Contradicting McConnell, Gardner says DACA will only be considered after Senate agrees on other issues

(Promoted by Colorado Pols)

Senator Cory Gardner (R).

Contradicting U.S. Senate Majority Leader Mitch McConnell of Kentucky, who expressed his “intention” to allow a Senate vote on DACA and other immigration issues, even if other issues, like defense spending and disaster relief, were not resolved, U.S. Sen. Cory Gardner today walked back expectations that a DACA vote will actually occur, stating that Senate agreements on “funding the federal budget for the year,” on budget caps,” and on “defense spending” must be completed before the Senate will take up the “DACA issue.”

Gardner: “The government reopened,” said Gardner on KHOW 760-AM’s Ross Kaminsky Show today. “And now we have till February 8th to get a number of things done, including agreement on funding of the federal government for the year, the budget caps that need to get done, along with defense spending. And then if that is all accomplished, I think Senator McConnell has said that he will do what he said he do Friday night, and that’s turn to a debate on the DACA issue.” [listen below; emphasis added]

Gardner, who was a member of the so-called Gang of Six senators who spearheaded negotiations to fund the federal government until Feb. 8, appears to be lowering expectations that any agreement on the Dreamers will be reached by Feb. 8, given the complications for senate approval of a full one-year budget deal and other issues.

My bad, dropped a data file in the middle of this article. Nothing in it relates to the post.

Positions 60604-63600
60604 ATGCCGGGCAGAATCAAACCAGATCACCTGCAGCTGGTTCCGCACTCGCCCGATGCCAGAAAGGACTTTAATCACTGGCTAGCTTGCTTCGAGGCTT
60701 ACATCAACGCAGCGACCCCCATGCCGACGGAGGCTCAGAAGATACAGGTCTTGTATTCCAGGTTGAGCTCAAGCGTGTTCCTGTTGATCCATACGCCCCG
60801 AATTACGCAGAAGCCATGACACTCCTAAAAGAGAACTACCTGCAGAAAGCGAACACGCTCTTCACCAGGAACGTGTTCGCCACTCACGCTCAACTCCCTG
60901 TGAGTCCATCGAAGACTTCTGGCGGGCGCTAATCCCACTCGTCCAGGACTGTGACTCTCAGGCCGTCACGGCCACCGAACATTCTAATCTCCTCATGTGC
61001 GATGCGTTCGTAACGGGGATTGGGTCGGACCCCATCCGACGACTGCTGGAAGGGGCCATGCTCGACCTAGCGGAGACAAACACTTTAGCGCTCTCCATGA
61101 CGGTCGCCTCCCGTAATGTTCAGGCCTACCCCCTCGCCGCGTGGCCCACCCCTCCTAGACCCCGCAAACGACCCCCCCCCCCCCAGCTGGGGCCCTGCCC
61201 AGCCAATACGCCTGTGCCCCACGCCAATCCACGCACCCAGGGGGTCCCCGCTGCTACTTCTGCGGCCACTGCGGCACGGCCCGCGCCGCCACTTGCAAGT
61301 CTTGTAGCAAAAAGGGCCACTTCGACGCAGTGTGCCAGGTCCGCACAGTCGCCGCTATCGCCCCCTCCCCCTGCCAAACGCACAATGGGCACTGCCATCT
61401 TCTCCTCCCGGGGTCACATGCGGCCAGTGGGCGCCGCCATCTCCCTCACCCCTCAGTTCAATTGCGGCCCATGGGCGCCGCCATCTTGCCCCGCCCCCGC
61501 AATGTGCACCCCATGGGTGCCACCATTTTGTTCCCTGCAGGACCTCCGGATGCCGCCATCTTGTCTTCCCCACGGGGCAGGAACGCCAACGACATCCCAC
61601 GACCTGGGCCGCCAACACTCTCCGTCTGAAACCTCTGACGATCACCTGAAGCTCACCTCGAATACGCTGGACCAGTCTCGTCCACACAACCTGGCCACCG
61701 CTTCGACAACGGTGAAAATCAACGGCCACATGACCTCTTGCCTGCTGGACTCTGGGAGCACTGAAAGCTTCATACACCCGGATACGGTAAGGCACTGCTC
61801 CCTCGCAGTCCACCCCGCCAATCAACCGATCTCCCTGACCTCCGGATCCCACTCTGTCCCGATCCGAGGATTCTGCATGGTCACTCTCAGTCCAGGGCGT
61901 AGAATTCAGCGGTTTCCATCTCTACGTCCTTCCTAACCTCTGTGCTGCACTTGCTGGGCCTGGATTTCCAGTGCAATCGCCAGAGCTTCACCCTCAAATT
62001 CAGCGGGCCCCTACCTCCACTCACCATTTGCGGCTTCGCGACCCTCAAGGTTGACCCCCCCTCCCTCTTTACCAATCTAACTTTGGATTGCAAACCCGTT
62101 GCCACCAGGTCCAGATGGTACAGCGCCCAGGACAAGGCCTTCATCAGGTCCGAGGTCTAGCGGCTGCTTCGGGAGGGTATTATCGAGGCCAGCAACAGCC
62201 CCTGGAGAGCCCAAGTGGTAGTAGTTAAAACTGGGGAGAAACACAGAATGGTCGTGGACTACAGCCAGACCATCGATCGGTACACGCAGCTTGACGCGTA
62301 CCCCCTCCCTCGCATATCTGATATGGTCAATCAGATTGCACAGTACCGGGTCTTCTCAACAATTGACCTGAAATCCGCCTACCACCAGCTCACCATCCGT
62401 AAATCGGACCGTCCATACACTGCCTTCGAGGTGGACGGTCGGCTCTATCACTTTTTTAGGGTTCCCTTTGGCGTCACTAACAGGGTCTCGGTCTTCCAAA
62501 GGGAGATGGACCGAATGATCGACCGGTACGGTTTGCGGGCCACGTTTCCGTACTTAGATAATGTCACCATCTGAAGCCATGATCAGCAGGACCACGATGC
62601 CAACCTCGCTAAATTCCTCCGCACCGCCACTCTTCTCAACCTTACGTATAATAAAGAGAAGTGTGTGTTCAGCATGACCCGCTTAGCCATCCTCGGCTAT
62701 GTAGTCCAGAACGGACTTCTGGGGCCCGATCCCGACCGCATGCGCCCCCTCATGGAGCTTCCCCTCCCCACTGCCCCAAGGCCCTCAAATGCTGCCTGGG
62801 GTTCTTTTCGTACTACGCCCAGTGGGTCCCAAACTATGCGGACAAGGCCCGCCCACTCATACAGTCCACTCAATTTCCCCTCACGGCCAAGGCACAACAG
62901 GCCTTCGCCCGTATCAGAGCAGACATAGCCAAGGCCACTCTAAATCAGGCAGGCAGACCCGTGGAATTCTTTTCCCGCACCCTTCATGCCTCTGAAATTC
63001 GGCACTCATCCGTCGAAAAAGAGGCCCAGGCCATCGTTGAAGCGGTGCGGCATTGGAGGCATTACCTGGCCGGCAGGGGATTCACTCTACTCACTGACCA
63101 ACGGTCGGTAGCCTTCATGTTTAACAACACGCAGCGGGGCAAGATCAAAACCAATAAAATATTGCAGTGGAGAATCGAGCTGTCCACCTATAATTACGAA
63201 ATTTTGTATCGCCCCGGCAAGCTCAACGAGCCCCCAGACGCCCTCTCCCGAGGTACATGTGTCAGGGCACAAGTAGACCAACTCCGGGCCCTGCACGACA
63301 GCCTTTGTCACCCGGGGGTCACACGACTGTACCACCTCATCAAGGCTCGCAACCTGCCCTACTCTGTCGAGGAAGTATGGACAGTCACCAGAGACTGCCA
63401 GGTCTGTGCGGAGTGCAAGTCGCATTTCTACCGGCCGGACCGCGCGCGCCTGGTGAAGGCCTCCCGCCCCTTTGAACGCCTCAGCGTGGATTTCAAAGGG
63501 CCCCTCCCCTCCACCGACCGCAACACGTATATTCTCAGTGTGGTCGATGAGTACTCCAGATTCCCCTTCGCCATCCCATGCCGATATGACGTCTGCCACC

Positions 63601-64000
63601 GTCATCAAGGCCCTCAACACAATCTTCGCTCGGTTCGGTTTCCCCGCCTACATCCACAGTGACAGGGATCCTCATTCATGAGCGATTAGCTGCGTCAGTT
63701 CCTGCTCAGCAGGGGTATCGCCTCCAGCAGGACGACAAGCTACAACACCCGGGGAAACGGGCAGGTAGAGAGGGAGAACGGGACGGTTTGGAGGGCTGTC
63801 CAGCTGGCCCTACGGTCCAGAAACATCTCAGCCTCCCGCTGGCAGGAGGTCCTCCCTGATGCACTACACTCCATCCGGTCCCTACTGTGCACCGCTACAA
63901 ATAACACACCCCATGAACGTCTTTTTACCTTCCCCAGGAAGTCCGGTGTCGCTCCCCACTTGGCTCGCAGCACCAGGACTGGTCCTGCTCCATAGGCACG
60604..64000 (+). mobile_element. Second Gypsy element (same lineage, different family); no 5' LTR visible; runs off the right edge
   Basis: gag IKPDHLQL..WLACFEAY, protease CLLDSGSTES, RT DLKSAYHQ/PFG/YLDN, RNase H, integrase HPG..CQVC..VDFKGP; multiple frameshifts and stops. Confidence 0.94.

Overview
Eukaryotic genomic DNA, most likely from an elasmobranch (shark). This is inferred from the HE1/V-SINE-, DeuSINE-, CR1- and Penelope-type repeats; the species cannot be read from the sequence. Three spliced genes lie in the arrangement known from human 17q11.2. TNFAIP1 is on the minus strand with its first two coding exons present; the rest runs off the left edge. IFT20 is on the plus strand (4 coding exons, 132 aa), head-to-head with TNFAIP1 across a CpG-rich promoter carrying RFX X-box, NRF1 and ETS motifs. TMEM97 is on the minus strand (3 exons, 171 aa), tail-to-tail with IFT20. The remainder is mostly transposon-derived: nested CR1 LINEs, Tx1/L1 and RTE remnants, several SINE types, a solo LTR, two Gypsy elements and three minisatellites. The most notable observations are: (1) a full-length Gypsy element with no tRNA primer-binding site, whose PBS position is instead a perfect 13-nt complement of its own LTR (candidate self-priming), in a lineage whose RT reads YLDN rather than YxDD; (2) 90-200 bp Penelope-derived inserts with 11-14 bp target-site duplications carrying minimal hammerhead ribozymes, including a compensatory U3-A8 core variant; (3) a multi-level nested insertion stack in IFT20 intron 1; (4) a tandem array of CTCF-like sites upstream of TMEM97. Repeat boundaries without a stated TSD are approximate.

Kaminsky asked Gardner directly what he thought Democrats would do “if that other stuff takes a long time and we start getting near the end of this C.R. period and there isn’t progress on DACA.”

Gardner: “Well, I think that’s exactly the way Senator McConnell laid it out last night,” Gardner replied. “I think what he said was, ‘Fund the government. Get it going, and then we’ll turn to immigration issues dealing and relating to DREAMers, DACA.’ So, I think that’s what he has said, you know. And it needs to be done because quite frankly, if you don’t do that then you end up in the same situation we are, with another shutdown. And that’s simply unacceptable, too. So I think the promise was made to get that done to — you know, if people agreed to get that done, then just shift to this immigration debate.”

Garnder’s statement contradicts the “intention” of Senate Majority Leader Mitch McConnell to bring up DACA even if other issues, including military spending, disaster relief, healthcare, and border security, have not been resolved by the Feb. 8 deadline. (Watch McConnell’s statement yesterday here.)

McConnell: “However, should these issues [including defense spending and disaster relief] not be resolved by the time the funding bill before us expires on Feb. 8, 2018, assuming that the government remains open, it would be my intention to proceed to legislation that would address DACA, border security and related issues,” McConnell said yesterday.

Gardner’s office didn’t return a call for comment.

During a CNN interview yesterday, Gardner again lowered expectations for passage of a DACA bill, saying he believes serious concessions will be necessary to bring more Republicans on board, such as extending the Dreamers’ path to citizenship beyond the 12 years currently proposed and providing more funding for the border wall. And the bill needs to pass with a conservative majority, he said. A 48-12 split, with Democrats in the majority won’t fly.